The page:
58. The following recommendation will facilitate the United Nations system organizations to meet the requirements of multilingualism.
The governing bodies of the United Nations system organizations should establish an ad hoc committee dealing with the implementation of multilingualism on their corporate websites. The governing bodies shall review the report submitted by the ad hoc committee on the measures and financial implications to achieve language parity on their websites and take appropriate action.
http://www.who.int/about/scamalert/en/index.html. In fact, this is available from the footer of every page of the WHO site (excluding some partnerships) published through their Content Management System (CMS).http://www.unodc.org/unodc/en/email-scam-alert.html.
7 Resolution 61/266, paras 5 and 14. 8
H. Official documents and green initiatives
59. Websites provide good opportunities for publishing and sharing official documents. The Inspectors note that most United Nations system organizations surveyed have in some ways provided the general public with online access to its official documents.
60. Some United Nations system organizations are implementing green initiatives related to online official documents, such as printing on demand and presentation of official documents electronically. The Inspectors welcome these initiatives, which will result in both substantial economic savings and environmental benefits, as the quantity of printed paper would be considerably reduced. DESA has set up a “paperless committee”, an electronic meeting, record management and archiving system that empowers informal consultations for the United Nations Committee on Non-Governmental Organizations, inaugurated at the 2003 regular session of the Committee. This undertaking represented a response to the proposals for rationalizing the management of conferences and meetings in the most recent report on United Nations reform as they relate to electronic data processing and the flow of documentation as well as facilitating the engagement of civil society and supporting the global commitment to sustainability.9 The project has resulted in a savings of meeting time and staff hours, and eliminated the need to print 80,000 copies of documentation for Committee deliberations each year. ITU also informed the Inspectors that they have realized savings of CHF 50,000 for a meeting with 250 participants by providing official documents accessible online instead of printed papers. The Inspectors observe that savings realized by these efforts could be redeployed to achieve language parity. Other organizations have also implemented print on demand, such as FAO, IAEA, ICAO, UNICEF (for almost 10 years, the Executive Board related documents have only been available online to eliminate hard copy distribution), WFP (dissemination of board documents done almost exclusively online), WMO, and UNOV.
IV. COORDINATION AND COOPERATION OF WEBSITE MANAGEMENT WITHIN THE UNITED NATIONS SYSTEM ORGANIZATIONS
61. Coordination and cooperation among the United Nations system organizations has been a constant issue raised in JIU reports, and is included in this report. In certain ways, the existence of websites makes all United Nations system organizations exposed to stringent public scrutiny. External visitors could much more easily find the inconsistency of information and the overlapping of mandates claimed by these United Nations system organizations through their websites.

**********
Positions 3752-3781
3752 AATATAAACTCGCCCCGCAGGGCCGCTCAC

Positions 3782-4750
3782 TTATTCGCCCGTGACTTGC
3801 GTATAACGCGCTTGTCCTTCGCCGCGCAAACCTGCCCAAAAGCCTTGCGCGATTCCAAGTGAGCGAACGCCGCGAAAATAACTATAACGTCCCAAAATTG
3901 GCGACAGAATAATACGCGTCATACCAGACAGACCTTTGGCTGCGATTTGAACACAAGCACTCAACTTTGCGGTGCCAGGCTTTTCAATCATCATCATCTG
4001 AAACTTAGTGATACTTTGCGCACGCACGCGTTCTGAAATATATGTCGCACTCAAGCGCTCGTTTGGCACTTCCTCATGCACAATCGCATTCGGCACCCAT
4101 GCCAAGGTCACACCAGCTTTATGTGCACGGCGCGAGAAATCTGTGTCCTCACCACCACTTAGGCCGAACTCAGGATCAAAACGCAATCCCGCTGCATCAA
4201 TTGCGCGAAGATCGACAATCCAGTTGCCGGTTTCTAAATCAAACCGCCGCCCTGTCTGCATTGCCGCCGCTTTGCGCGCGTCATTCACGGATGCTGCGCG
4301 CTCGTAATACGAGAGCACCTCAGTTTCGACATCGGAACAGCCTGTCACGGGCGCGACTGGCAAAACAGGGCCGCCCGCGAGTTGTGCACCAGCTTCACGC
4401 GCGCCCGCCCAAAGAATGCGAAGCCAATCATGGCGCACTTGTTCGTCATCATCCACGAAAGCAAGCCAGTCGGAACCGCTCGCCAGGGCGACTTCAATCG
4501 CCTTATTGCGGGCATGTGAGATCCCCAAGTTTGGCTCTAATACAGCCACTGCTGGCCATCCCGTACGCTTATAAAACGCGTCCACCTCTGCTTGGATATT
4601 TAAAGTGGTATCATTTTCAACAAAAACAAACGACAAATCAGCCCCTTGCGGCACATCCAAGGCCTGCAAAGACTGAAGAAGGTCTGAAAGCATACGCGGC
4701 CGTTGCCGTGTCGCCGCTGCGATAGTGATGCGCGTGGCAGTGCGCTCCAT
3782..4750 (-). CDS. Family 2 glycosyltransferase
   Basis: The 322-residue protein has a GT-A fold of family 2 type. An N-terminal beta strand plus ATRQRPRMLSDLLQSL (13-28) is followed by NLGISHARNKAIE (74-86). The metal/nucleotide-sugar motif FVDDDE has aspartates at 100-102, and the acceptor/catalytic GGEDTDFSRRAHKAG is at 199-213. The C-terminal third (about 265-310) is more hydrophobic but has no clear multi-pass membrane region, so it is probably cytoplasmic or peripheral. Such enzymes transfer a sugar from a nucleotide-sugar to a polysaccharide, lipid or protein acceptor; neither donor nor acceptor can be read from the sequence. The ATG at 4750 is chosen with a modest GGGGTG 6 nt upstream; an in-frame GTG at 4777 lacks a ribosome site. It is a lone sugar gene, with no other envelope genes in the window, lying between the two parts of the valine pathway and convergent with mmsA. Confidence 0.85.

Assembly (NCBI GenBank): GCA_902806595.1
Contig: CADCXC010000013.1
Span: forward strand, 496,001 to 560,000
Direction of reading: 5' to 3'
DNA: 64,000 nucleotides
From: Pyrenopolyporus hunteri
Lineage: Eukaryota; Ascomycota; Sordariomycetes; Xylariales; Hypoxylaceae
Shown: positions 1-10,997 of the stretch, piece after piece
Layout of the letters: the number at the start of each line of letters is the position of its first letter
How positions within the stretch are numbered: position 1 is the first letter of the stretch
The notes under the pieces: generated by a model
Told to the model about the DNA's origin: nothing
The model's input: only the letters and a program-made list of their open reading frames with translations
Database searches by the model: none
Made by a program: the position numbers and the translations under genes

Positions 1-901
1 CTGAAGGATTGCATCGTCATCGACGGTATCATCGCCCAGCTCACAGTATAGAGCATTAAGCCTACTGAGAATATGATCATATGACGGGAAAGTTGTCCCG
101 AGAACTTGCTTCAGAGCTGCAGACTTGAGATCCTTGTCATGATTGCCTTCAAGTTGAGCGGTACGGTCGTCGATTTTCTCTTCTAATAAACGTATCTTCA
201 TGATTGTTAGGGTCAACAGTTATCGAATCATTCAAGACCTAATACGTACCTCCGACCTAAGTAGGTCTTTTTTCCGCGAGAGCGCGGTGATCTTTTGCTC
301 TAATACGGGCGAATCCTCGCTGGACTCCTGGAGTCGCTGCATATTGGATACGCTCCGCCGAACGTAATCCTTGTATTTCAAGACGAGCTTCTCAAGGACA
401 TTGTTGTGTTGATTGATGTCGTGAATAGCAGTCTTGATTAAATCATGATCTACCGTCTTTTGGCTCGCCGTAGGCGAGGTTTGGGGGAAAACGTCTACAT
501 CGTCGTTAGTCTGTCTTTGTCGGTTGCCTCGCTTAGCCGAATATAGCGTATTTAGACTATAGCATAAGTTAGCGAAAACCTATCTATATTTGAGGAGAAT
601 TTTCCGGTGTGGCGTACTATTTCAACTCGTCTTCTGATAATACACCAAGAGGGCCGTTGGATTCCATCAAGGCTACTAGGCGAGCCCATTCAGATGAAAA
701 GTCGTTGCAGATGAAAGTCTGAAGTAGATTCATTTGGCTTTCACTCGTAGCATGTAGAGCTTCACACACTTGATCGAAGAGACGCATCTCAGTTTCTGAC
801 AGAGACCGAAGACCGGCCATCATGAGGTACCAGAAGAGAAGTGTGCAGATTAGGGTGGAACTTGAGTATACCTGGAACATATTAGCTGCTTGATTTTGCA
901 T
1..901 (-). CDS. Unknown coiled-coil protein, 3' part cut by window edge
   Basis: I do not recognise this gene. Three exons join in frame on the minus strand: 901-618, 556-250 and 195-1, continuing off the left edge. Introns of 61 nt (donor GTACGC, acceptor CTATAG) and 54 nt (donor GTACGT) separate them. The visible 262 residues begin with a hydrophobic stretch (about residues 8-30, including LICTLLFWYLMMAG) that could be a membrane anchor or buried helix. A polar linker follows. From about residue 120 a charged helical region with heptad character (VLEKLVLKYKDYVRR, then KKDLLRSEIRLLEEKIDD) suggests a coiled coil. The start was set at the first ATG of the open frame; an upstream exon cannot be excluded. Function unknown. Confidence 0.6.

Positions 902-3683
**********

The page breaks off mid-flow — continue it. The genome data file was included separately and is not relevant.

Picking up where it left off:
A. Joint procurement and common standards
62. In section III D above, the Inspectors have already highlighted the importance and impacts to pursue a common CMS. All these cooperation efforts should continue.
63. The Inspectors also note the need to establish common standards and practices among the United Nations system organizations on website management. The High-Level Committee on Management (HLCM), CEB has included some initiative in a recent document ‘Plan of Action for the Harmonization and Reform of Business Practices in the United Nations System’ (CEB/2008/HLCM/4). They are also aware that some informal communities of practice or conferences exist, such as the informal Geneva web group and the annual Web4Dev Conference, the latter being a community of practice for web professionals within the United Nations system. The Inspectors view that formal mechanisms should also be established, as it will facilitate official cooperation and standard setting between organizations.
64. In order to facilitate the sharing of ideas and good practice HLCM, CEB, could create a system of annual awards for the best websites across the United Nations system that best communicate the work of the United Nations to the relevant target audiences, and demonstrate the ideals of the United Nations.
65. The following recommendation will improve the coordination, coherence and cooperation between the United Nations system organizations. The Inspectors encourage organizations to adopt effective measures to enhance knowledge management through this initiative.
The executive heads of the United Nations system organizations should establish a mechanism reporting to the HLCM, with the participation of all stakeholders, for coordination purposes and to establish common policies, standards and guidelines on websites.